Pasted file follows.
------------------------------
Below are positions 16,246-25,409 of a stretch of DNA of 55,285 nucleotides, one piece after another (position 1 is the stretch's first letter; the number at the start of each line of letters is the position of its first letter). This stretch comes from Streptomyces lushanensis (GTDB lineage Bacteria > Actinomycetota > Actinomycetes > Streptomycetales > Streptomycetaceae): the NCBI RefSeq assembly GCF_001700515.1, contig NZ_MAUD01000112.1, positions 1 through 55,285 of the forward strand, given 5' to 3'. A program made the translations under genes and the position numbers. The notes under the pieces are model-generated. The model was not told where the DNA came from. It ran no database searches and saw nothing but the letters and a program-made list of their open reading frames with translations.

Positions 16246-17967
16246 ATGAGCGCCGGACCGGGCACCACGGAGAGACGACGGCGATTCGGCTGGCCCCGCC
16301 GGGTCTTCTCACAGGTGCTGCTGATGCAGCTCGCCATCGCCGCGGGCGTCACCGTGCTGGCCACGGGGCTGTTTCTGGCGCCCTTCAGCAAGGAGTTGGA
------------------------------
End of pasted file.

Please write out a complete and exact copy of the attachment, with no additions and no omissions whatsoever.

Below are positions 16,246-25,409 of a stretch of DNA of 55,285 nucleotides, one piece after another (position 1 is the stretch's first letter; the number at the start of each line of letters is the position of its first letter). This stretch comes from Streptomyces lushanensis (GTDB lineage Bacteria > Actinomycetota > Actinomycetes > Streptomycetales > Streptomycetaceae): the NCBI RefSeq assembly GCF_001700515.1, contig NZ_MAUD01000112.1, positions 1 through 55,285 of the forward strand, given 5' to 3'. A program made the translations under genes and the position numbers. The notes under the pieces are model-generated. The model was not told where the DNA came from. It ran no database searches and saw nothing but the letters and a program-made list of their open reading frames with translations.

Positions 16246-17967
16246 ATGAGCGCCGGACCGGGCACCACGGAGAGACGACGGCGATTCGGCTGGCCCCGCC
16301 GGGTCTTCTCACAGGTGCTGCTGATGCAGCTCGCCATCGCCGCGGGCGTCACCGTGCTGGCCACGGGGCTGTTTCTGGCGCCCTTCAGCAAGGAGTTGGA